“I represent, not only the lumads and the indigenous peoples, but all the humble citizens of the country.”
By ALYSSA MAE CLARIN
MANILA— When Bayan Muna Party-list nominated indigenous peoples’ rights leader Eufemia Cullamat to run for congress in 2018, Cullamat was hesitant.
“I told them ‘what would I do there?’ I’m no lawyer,” the Manobo tribeswoman said with a shrug.
In her Bayan Muna shirt, simple pants and shoes, Cullamat is far from what the public would generally imagine for a congresswoman. However, she embodies the people she is vowing to fight for: the simple Filipinos.
Cullamat is the first Lumad from the poor to take a seat in the House of Representatives and she vows to bring the struggle of national minorities to the Congress.
For the ancestral lands
Cullamat became a council member of Mapasu, an indigenous peoples’ group in Caraga region, in 2004. From then on, Cullamat has continued to involve herself in different IP organizations.
She had been a strong voice in the indigenous peoples’ fight for their ancestral lands, and has been campaigning against the entry of big mining companies in the ancestral domain of many Filipino tribes.
“Our lives are rooted deeply into those lands, that’s why we fight for them,” Cullamat told Bulatlat in an interview. “We won’t survive in the cities, we only need our land.”
She also condemned the continuous vilification of IP tribes living in the communities.
“They say we are part of these militant groups just because our communities are imbedded in the mountains,” Cullamat said. “But we know they only want us out because they want to mine our lands.”
Cullamat lamented how the Indigenous Peoples’ Rights Act of 1997 has been used to divide tribes and other communities.
Section 57 of chapter VIII of the Republic Act No. 8371 of 1997 states that the IPs have priority rights over harvesting, extraction, and development of the ancestral land. However, if a non-member were to take part in the ‘development’ and ‘utilization’ of the natural resources, they could do so, provided that a formal and written agreement is entered with the IPs.
“But usually, two communities share the land. For example, the community living below the mountains would give their permission, but the community deep inside the mountain remains unaware…the community in the mountains would find their homes destroyed.”
She said that it’s important for IPRA to be repealed, or at the very least, modified and remodeled to respond to the needs of the people involved.
“This is what we are facing right now.”
For the future generation
Indigenous peoples have always held their heads high for being the ‘original Filipino people,’ Cullamat stated proudly.
The government, however, has treated them differently, Cullamat said.
“It seems like despite being the original Filipinos, we remain invisible,” said Cullamat, lamenting how indigenous peoples are being ignored despite all their efforts to drive and fight for change, for their rights over their ancestry lands.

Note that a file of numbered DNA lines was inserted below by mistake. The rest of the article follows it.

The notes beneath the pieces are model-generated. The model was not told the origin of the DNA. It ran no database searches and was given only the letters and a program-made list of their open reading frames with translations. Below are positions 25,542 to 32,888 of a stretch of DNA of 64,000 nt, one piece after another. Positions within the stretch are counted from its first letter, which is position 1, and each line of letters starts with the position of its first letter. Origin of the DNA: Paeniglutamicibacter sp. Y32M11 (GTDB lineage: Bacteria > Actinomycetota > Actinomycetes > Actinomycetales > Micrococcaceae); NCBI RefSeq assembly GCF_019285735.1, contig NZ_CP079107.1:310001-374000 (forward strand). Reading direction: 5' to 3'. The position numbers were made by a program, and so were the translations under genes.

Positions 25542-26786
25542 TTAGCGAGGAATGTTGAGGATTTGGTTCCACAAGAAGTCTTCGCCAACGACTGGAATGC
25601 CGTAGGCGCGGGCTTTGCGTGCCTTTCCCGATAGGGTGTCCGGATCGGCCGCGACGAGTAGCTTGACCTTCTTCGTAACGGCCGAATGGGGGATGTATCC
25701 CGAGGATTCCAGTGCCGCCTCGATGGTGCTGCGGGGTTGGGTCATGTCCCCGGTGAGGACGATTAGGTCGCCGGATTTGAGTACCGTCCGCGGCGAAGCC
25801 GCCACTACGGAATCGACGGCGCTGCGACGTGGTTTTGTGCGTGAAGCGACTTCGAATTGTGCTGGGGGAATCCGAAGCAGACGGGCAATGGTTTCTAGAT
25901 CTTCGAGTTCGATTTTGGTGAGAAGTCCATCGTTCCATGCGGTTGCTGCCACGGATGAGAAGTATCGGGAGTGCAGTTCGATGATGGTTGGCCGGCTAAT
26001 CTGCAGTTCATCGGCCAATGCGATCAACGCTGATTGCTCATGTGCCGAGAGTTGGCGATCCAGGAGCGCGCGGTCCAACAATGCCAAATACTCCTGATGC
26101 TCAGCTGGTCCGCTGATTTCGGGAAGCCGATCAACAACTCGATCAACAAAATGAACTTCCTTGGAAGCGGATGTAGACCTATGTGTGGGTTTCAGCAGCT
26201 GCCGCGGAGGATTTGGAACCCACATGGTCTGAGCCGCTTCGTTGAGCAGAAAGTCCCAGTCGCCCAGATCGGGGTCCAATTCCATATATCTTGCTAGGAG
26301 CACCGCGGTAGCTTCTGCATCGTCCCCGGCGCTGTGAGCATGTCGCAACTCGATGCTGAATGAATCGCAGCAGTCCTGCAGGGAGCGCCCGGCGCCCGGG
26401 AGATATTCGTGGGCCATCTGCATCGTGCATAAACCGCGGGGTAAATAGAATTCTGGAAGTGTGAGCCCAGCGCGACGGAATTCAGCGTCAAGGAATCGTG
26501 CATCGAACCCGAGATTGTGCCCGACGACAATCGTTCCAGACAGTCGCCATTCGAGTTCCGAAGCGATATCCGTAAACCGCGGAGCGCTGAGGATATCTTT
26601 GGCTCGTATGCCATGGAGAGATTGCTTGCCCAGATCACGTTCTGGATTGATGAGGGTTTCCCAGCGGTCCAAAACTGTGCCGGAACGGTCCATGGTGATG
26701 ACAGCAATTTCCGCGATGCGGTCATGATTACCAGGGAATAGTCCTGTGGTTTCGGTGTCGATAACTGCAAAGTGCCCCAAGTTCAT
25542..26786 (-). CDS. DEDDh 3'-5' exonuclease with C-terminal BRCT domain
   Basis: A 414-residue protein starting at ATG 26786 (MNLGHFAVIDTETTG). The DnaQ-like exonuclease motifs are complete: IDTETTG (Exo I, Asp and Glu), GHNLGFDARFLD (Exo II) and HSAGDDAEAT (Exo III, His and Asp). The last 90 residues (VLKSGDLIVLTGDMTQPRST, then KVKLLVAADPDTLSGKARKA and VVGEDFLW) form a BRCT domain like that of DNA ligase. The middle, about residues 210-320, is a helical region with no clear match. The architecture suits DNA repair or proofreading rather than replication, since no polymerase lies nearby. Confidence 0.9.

“Because we are not as educated, and because of our origin…people treat us as ‘second class’ Filipinos,” added Cullamat.
She then explained that they have fought hard and sacrificed a lot to give their children access to free education, and how her people are angered by the unceremonious closure of 55 Lumad schools.
“It was what we needed the most, for the future of the children, and we made it happen even without the government’s help, and still they take it away from us! Not only that, they vilify our causes,” said Cullamat.
The suspension of 55 Lumad schools under Salugpongan was based on a military report, which claims that the students are being taught to rebel against the government and are being forced to join anti-government rallies.
She asked Education Secretary Leonor Briones to adhere to the department’s mandate of providing education to all Filipino people.
“By suspending these schools, they are also suspending the future of all these Lumad children. And this fight has always been for their future,” said Cullamat, adding that no child, Lumad or not, should be deprived of their right for education and, of their future.
“We did not violate any laws, even the laws of nature. We only wanted our children to learn,” Cullamat said.
For the Filipino people
Cullamat said that all bills that she would be filing would have the approval of the minority groups such as the IPs, the farmers, and the workers.
“The Makabayan bloc has started to consult with these groups. This is to be sure all the provisions under the bills we would be passing would come from these groups directly, what they want, what they need,” said Cullamat.
She added that the hardships and the struggles the IPs are experiencing are also the same struggles a lot of the minority groups are experiencing.
“As they’ve said, ‘ang sakit sa kalingkingan ay dama sa buong katawan’,” said Cullamat, “We all experience the same hardships, and we all feel the same grief because we’re all humans.”
On July 1, the Makabayan bloc has already filed house bills that are suitable for the needs of the Filipino citizens, such as the genuine agrarian reform that farmers have been pushing to be passed for decades.
“As the minority, we feel immense pressure,” Cullamat admitted.
As one of the few legislators inside the House of the Representatives fighting for the minority, they are surrounded by people of this administration.
“But as people representing our citizens, we keep our head high (despite the pressure),” Cullamat said with determination, “Because we see the dire conditions of our countrymen.”
The Filipino needs a voice in the Congress, and the idea of giving the people a chance to be heard is the thing that is giving Cullamat the stability to move forward and fearlessly defend the needs of the Filipino people.